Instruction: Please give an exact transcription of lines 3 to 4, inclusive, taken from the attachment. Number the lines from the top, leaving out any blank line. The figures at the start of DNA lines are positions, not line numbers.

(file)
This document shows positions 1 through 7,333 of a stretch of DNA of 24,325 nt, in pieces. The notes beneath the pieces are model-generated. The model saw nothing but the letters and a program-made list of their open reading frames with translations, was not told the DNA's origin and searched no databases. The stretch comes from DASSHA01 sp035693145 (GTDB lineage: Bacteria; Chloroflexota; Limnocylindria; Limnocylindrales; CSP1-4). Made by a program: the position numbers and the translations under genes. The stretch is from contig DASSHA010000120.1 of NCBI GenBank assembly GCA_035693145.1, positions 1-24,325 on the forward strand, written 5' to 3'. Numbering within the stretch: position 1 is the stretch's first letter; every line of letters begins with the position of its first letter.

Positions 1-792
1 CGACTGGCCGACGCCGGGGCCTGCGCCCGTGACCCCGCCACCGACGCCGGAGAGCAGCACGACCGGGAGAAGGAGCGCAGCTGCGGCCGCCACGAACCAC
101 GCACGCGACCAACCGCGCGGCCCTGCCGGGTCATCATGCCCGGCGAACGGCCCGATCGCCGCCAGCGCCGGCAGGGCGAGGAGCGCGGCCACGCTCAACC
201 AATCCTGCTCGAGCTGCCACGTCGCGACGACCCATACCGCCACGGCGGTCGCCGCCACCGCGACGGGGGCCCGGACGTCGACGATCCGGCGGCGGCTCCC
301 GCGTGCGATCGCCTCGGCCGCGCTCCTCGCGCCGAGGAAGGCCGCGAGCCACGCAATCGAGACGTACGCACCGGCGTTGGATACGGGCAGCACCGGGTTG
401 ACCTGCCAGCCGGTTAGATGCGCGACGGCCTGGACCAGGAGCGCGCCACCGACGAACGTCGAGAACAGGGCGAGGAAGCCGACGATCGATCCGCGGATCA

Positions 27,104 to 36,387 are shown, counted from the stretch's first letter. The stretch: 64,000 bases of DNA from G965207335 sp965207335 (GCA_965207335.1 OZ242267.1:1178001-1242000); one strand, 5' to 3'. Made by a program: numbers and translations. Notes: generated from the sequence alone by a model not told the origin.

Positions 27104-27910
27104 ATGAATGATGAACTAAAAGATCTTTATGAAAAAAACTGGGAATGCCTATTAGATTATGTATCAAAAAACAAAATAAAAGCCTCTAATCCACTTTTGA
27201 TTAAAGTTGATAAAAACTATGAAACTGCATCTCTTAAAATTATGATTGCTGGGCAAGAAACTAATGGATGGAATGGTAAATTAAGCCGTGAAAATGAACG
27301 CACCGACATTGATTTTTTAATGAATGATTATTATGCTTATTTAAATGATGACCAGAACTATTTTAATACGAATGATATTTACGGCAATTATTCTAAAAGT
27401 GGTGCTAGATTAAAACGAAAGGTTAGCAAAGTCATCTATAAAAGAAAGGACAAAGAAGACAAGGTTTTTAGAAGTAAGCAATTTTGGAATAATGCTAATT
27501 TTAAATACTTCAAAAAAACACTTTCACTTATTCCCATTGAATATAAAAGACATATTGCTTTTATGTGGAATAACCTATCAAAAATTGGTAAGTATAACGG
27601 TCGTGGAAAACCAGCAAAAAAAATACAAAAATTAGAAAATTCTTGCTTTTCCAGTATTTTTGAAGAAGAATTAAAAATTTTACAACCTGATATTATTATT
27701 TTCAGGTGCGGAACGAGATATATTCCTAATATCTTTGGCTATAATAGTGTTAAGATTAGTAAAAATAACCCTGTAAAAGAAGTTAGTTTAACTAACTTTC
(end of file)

1 CGACTGGCCGACGCCGGGGCCTGCGCCCGTGACCCCGCCACCGACGCCGGAGAGCAGCACGACCGGGAGAAGGAGCGCAGCTGCGGCCGCCACGAACCAC
101 GCACGCGACCAACCGCGCGGCCCTGCCGGGTCATCATGCCCGGCGAACGGCCCGATCGCCGCCAGCGCCGGCAGGGCGAGGAGCGCGGCCACGCTCAACC